Try to vary what you give them and swap it for healthier more natural treats like oats, corn, or defrosted frozen peas. And exercise portion control,” he said.

This article also gives a list of foodstuffs safe to give to ducks:

Sfd (Safe for ducks)
Cracked corn
Wheat, barley or similar grains
Oats
Rice (cooked or uncooked)
Birdseed (any type or mix)
Grapes (cut in half)
Frozen peas or corn (defrosted, no need to cook)
Earthworms
Mealworms
Chopped lettuce or other greens or salad mixes
Chopped vegetable trimmings or peels
Duck pellets

Nsfd (Not safe for ducks)
Bread
Chips
Crackers and biscuits
Popcorn
Sugary food – sweets, chocolate

So, the next time you visit Fleet Pond to feed the ducks and other birds, we’d be grateful if you could bear the above information in mind, they’ll appreciate you for it!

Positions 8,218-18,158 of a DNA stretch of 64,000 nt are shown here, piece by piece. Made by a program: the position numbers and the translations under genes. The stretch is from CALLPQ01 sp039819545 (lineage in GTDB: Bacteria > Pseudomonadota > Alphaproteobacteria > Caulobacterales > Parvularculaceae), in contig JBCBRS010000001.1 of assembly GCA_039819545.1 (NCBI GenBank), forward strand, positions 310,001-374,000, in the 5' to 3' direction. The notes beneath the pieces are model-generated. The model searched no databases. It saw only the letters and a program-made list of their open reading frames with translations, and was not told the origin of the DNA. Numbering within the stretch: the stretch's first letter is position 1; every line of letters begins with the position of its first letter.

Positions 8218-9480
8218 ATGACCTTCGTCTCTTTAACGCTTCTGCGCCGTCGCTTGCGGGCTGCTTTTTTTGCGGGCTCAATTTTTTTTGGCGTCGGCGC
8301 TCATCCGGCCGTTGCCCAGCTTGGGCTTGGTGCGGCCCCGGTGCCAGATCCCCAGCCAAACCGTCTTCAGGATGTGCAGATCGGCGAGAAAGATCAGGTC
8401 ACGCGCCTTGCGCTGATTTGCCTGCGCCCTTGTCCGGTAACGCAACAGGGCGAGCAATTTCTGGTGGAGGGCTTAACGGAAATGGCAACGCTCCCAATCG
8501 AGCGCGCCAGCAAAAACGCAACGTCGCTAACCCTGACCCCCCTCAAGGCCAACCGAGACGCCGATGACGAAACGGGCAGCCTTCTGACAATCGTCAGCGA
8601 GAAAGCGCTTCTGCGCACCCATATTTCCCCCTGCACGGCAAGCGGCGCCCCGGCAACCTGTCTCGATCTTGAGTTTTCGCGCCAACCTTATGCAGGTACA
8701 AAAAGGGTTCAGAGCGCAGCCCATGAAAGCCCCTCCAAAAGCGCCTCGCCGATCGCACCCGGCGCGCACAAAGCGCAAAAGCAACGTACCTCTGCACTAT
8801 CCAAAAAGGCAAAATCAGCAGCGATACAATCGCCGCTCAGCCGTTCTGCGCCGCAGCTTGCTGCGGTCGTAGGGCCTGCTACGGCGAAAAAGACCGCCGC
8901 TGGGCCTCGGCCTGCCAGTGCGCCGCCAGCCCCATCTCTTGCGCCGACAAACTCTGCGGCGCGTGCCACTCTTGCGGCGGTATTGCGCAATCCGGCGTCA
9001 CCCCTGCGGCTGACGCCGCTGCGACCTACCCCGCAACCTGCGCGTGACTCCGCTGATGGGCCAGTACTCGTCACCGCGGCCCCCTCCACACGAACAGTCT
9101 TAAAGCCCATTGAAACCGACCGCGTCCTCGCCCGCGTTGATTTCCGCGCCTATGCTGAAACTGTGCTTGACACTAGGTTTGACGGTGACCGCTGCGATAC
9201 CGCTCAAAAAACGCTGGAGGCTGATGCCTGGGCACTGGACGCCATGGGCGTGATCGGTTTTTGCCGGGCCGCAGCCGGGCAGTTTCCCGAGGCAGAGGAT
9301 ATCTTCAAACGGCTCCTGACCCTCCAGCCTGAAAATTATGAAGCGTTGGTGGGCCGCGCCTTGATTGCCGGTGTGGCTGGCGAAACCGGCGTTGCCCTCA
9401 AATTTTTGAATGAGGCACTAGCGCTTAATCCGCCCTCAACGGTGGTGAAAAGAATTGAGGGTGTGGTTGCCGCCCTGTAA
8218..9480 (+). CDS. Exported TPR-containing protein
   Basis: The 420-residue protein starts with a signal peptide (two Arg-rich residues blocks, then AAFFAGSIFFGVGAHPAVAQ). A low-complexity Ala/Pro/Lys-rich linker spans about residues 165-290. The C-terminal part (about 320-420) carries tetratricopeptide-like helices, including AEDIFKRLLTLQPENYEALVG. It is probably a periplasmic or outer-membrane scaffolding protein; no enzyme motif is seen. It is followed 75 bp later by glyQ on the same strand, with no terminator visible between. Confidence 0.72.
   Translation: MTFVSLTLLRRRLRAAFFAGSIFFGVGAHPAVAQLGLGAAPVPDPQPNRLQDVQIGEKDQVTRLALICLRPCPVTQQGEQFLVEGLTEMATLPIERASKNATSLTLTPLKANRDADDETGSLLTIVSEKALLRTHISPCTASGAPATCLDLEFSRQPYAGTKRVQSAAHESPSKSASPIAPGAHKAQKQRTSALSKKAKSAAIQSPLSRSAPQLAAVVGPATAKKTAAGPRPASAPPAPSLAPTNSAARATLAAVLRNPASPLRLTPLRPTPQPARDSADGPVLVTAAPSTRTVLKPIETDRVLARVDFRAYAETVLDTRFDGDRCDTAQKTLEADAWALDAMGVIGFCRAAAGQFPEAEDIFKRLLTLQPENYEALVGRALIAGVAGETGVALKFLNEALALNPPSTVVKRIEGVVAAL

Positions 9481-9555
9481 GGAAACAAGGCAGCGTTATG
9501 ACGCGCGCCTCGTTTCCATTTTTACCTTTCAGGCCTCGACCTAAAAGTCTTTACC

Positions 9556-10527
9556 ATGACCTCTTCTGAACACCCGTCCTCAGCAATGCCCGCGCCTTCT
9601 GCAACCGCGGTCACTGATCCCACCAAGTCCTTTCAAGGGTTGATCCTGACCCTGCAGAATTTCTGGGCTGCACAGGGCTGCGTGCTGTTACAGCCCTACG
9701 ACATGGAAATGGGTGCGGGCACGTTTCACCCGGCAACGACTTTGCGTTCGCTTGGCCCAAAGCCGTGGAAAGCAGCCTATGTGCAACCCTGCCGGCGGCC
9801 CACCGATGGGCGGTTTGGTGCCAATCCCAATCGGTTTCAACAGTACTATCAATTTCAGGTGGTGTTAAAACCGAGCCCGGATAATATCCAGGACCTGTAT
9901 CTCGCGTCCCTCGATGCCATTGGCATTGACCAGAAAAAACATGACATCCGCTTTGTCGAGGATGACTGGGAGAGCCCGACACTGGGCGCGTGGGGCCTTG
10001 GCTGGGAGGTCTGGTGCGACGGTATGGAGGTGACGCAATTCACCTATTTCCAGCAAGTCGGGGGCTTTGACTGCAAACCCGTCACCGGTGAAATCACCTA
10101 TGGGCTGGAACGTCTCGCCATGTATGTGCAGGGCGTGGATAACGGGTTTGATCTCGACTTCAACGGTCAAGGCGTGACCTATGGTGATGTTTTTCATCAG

New Video On The Clearwater Campaign

March 15, 2015

Click on the arrow to watch our latest Clearwater Campaign video which gives an update on what has been achieved so far. The YouTube link is here.

John Sutton, who produced the video for Fleet Pond Society, tells us about his interesting background and current conservation and media interests:

“I retired from the Environment Agency last June after 40yrs in the water industry. During that time I worked on fish farms and commercial freshwater fisheries before joining Thames Water Authority (pre-privatisation), then its successors, the National Rivers Authority and the EA.

During that time I also managed ecology and biodiversity teams, but my primary responsibility was implementing our statutory duty to ‘maintain, develop and improve fisheries’. My patch was the Thames catchment, from the river’s source in Gloucestershire to the tideway, its tributaries and any lake, pond or canal in the catchment.